In the study, kids ranked digital photography among the technologies they most commonly use during their social networking activities. Twenty-four percent of those surveyed said they post photos or artwork created by others at least once a week, while 22 percent said they post their own artwork at least that often. Overall, a whopping 49 percent said they had uploaded artwork or photos at least once. Such numbers underscore Rodoff's belief that photography can enhance the academic experience.
"What we are focusing on that is new is students' ability to create meaningful content in an academic environment," he says. "They are creators of content through their other sites, and this is a natural extension.
Australian educator and technologyconsultant Keith Lightbody offersteachers a how-to guide on the useof digital cameras in the classroom,including tips on choosing the rightkind of camera.
"The opportunity for instructors to be able to use digital photography in the design and planning of instruction, in addition to using it in impromptu and extemporaneous instruction, makes for a much more interesting learning experience, for both the students and the teachers."
But even in environments apart from social networking, digital cameras are helping students express themselves in ways that go far beyond the traditional learning experience. In a more classic use of the technology, middle school students at Learning Community Charter School in Jersey City, NJ, are able to participate in a digital photography elective as part of a partnership with Wingspan Arts, a New York City-based nonprofit that brings professional artist-educators into the school system. The students work with their Wingspan teacher, Laura Mozes, twice weekly for 13-week sessions to learn how to take high-quality photos with the school's digital cameras, and then manipulate the images using Adobe Photoshop Elements software.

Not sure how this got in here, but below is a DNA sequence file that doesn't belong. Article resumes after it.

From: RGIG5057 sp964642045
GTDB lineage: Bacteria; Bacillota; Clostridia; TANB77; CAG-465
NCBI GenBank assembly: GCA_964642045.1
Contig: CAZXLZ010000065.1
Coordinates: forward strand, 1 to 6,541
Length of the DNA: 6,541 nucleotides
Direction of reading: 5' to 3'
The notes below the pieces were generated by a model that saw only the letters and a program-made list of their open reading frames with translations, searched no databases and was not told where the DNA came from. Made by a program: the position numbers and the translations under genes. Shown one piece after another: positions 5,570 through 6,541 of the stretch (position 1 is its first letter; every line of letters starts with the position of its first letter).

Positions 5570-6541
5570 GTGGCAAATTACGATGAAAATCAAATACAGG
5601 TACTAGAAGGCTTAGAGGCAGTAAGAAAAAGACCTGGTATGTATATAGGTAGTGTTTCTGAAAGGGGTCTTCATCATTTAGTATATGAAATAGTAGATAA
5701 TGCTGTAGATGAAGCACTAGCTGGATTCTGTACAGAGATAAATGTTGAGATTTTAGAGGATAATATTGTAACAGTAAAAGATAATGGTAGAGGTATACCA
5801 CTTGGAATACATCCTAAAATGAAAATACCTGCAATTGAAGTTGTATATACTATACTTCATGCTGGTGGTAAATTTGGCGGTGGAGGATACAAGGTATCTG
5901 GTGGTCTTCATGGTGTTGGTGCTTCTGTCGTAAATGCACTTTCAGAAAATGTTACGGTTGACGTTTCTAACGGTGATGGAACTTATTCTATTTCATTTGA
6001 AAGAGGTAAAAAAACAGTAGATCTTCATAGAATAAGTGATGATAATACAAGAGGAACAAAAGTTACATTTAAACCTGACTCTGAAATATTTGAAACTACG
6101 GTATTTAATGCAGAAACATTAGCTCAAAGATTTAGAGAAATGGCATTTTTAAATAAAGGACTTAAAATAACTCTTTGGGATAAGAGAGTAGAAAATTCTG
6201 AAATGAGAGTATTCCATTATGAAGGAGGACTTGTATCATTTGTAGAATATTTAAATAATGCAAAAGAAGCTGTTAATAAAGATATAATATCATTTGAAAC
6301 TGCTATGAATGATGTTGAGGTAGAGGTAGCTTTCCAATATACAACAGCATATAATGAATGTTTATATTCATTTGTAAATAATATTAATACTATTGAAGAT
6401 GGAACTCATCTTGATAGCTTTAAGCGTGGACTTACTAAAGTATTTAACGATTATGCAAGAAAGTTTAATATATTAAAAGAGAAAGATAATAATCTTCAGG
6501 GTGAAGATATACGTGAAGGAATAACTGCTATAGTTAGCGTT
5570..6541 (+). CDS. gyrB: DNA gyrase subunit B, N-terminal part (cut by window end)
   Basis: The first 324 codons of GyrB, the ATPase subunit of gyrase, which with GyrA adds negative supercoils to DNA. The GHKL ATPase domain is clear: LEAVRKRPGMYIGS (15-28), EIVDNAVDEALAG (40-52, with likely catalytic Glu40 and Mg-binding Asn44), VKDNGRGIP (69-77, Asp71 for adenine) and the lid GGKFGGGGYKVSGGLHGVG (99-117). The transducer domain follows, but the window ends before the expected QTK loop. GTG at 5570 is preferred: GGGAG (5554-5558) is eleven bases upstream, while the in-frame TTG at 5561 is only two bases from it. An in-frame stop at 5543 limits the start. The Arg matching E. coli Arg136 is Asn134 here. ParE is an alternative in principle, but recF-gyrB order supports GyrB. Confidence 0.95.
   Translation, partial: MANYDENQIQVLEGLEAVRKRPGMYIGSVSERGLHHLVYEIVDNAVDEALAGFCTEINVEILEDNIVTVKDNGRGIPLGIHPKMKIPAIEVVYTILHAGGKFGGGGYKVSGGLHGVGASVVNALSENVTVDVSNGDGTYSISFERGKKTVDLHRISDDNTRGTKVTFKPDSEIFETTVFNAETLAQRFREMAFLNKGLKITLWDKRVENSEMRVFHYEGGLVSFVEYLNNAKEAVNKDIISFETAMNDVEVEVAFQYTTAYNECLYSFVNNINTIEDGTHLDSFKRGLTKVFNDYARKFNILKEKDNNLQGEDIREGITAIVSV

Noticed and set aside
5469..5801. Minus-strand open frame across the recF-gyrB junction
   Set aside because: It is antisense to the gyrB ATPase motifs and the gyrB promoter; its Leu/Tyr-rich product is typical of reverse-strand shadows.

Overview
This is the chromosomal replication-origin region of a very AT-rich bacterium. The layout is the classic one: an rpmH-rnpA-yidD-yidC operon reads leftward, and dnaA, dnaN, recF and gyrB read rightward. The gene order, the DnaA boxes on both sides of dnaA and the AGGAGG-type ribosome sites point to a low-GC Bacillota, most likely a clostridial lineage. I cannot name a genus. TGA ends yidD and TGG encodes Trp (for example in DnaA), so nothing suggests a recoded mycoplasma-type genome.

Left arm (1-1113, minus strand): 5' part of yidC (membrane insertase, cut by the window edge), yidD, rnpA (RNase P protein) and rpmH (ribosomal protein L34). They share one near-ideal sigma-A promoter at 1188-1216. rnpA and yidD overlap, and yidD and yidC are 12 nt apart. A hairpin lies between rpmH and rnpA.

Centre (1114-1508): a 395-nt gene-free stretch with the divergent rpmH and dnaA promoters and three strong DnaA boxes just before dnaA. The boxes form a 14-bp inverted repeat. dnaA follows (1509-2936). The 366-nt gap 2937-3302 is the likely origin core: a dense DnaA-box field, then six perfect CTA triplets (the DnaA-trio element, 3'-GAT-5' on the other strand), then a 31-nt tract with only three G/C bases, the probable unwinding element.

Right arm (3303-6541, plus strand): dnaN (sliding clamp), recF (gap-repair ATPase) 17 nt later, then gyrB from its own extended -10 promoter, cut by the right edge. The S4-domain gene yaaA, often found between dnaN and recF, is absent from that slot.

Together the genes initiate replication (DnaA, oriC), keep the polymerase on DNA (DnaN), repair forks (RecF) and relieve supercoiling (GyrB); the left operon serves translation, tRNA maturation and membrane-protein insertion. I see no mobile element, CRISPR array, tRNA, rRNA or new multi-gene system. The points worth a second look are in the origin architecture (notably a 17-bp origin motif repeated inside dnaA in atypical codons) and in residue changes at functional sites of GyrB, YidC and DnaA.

The program gives students a creative outlet and pride in their skills, Mozes explains. "Using Photoshop, students can take a photo that starts out not very interesting and make it into something interesting," she says. "It's quite impressive to see how creative they can be, and it's a confidence builder because people see the different effects in the photos and say, ‘How did you do that?'"
The school's principal, Susan Grierson, agrees. "For any kid, it's an exciting and a wonderful medium," she says, "and for this age group in particular it transcends social relationships and gives them a lot of confidence. It's a private, safe medium for them, and it is lovely to see their personalities emerge through their work."
The digital photography class is part of Wingspan Arts' Arts Electives Program. Each student in the class is given a digital camera and a laptop to use during the session.
"It's nice to be able to combine 21st-century technology with a traditional skill such as photography," Grierson says. "Using a digital camera, the immediacy of the whole thing is such a thrill for them."
Charlene O'Hanlon is a freelance writer based in New York.
This article originally appeared in the 01/01/2008 issue of THE Journal.